In the past few months I’ve often gotten the question: “Alex, love all your stuff online… but why crisps?”
To be honest, it’s a great question. So let’s rewind a little.
As I covered in my previous newsletter, ever since graduating from weaving at Central Saint Martins I ended up taking on backstrap weaving as it was the perfect solution to carrying on my practice in a small flat with not enough money for a big loom. Needless to say, I fell in love with the process and I’ve been weaving in one way or another since then.
During the pandemic when I was put on furlough, I was commissioned to weave panels made out of recycled tents for the fashion designer Chloe Baines (hey Chloe!). It was so enjoyable collaborating and making such great work and seeing my weaving displayed at Selfridges and Adidas gave me more confidence in knowing that my work still mattered. It was also a really useful learning curve for me. It made me realise how weaving as a one-woman team on a backstrap loom is not a speedy process. It’s not made for a high-volume outcome but rather a slower, smaller way of working.
So began a journey of trial and error. Being furloughed meant more time to weave, but lockdown made me feel less energetic and more negative. Whenever I opened my phone I saw all of these makers on social media who were thriving during the pandemic, and I felt like I was faced with this absolutely mountainous task. How do I build something from scratch?
And over time I realised I just had to make a first step.
My ideas all start with drawing. I drew from family photographs of Warsaw, from family portraits, I even drew my nails as I love getting them done and missed manicures during lockdown. I then got into art based on food. Old soviet style food pictures intrigued me. Food has been a comfort blanket for me and it’s been a much needed escapism lately, with things not feeling quite right and uncertain.
After a lot of drawing, I started experimenting on the backstrap loom. Some samples worked, some didn’t. There was an attempt at a cushion which failed (my warp strings were very fragile, all I managed was a little sample).
One day, when feeling particularly frustrated, I just listed a few ideas off the top of my head. One of them was crisps.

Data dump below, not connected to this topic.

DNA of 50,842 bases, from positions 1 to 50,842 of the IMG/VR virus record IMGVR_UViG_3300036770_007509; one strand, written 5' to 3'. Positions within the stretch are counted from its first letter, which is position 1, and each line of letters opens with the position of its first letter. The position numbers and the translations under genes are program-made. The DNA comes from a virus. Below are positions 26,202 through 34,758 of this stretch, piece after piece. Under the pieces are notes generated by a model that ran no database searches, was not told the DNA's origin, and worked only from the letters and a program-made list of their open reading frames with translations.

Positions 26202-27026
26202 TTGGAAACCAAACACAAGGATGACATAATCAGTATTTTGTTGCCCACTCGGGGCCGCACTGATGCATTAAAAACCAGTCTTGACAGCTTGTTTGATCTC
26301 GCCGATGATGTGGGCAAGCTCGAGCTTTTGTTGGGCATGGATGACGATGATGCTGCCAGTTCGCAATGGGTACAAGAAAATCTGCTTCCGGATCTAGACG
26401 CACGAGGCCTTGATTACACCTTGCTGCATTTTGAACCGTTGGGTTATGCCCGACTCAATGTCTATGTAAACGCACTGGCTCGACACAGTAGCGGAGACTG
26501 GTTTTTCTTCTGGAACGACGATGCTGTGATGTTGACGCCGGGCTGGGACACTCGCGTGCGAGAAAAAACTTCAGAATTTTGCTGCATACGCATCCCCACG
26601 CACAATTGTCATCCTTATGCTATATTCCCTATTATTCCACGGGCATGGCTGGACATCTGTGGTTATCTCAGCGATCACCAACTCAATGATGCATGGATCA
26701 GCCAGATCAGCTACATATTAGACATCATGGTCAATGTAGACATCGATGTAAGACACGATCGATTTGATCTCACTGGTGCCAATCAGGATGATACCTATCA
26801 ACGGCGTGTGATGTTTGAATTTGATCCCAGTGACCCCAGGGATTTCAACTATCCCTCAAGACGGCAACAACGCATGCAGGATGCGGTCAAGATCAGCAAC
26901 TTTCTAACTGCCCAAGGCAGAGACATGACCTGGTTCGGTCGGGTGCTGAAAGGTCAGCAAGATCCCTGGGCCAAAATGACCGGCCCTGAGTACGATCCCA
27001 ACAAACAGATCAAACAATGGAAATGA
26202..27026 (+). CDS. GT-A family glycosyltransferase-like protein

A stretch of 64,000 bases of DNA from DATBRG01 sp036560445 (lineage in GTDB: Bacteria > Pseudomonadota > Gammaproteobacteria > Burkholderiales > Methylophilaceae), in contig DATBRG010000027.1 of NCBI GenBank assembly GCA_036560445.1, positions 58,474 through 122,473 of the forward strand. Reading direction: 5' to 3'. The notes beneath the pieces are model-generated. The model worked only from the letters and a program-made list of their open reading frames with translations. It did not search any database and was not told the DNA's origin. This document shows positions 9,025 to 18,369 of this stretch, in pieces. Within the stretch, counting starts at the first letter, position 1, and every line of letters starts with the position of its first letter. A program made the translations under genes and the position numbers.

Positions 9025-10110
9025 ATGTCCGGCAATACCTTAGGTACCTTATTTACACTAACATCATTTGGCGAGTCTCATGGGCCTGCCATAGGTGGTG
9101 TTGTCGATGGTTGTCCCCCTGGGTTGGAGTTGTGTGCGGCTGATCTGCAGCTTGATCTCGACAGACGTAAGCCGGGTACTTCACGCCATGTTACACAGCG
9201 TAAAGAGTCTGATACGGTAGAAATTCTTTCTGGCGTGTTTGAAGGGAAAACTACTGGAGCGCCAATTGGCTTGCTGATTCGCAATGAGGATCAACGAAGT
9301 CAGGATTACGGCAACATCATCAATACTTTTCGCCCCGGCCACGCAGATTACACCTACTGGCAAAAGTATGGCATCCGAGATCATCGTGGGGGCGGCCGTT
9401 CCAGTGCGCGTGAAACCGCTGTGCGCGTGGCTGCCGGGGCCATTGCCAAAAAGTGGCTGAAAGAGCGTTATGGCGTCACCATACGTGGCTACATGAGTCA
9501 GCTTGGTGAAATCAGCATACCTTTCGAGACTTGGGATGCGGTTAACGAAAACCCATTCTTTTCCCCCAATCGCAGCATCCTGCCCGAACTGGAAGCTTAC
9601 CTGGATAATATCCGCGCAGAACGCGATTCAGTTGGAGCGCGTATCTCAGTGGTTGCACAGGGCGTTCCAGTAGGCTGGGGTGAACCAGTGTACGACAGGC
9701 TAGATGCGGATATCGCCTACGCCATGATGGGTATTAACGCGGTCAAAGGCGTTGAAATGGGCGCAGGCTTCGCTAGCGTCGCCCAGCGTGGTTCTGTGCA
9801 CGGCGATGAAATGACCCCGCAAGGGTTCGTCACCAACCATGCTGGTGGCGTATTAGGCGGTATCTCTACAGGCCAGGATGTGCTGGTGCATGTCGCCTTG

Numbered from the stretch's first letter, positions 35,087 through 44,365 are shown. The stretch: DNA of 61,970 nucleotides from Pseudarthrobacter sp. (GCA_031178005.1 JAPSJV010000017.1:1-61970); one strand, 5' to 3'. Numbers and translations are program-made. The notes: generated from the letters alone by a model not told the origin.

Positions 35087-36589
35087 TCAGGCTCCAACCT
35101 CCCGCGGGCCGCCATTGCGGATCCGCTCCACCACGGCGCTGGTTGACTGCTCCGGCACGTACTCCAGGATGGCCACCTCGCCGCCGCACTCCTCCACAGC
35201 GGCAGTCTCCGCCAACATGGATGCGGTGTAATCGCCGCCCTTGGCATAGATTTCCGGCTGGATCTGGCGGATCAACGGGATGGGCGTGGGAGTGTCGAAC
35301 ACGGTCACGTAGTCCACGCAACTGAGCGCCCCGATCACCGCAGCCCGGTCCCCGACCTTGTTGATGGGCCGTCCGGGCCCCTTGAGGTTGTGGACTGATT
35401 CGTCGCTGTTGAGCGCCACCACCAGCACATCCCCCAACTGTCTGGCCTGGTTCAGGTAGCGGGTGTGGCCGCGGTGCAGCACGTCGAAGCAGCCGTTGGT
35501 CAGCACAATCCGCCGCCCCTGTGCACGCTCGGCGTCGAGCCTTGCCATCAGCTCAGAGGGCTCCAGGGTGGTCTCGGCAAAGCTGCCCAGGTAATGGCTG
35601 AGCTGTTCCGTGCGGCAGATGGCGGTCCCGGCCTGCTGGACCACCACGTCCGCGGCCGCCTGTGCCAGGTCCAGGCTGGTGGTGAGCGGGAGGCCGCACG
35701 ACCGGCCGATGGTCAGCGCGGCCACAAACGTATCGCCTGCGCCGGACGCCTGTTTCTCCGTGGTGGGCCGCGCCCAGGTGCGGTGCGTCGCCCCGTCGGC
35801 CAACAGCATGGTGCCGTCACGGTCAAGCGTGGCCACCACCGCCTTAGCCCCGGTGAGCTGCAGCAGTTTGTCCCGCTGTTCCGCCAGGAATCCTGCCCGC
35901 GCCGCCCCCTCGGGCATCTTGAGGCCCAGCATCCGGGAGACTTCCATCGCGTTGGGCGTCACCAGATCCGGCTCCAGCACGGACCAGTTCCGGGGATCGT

Back when I was about 10 or so, I always felt like a total rebel when I used my pocket money to buy a packet of cheesy Cheetos after school. I was actively discouraged from eating such chemical-filled snacks by my caring Polish mother, and gobbling down on something so salty and MSG-based felt like heaven.
I have a distinct memory from around the same time of my mum’s friend telling me when I was mid-Cheetos-eating “you know what, right now you won’t be able to see the effects of eating such rubbish, but you’ll see, the fat you just consumed will come back to haunt you and show up on your body when you're older.”
I am all for eating healthy, but maybe my obsession with crisps is a bit of a middle finger up to comments like that. The salt, the MSG… it’s just tasty and that’s ok. By all means, we definitely shouldn’t eat crisps all day but it’s fine to reward yourself from time to time.
To be completely honest, when I started weaving my crisp packets I wasn’t really thinking of the subject matter that deeply. For me it’s simple. I love crisps. I love that everyone I know has an opinion about which crisps are their favourite. I enjoy how I can weave something that is very familiar and using branding that’s usually printed on a plastic sleeve and see it take on its own character as a soft fabric.
I really hope that this collection will be a celebration of a snack that brings us all together and will bring some humour into our lives at a time when I think we all need it!
So, bring on the 26th of November! I’m excited to share this work with you. If you know of anyone who would enjoy my work and would be up for having a woven crisp piece, I would be so grateful if you could pass on my website or Instagram!
Until next time!
Thanks so much for reading and hope you’re having a great weekend,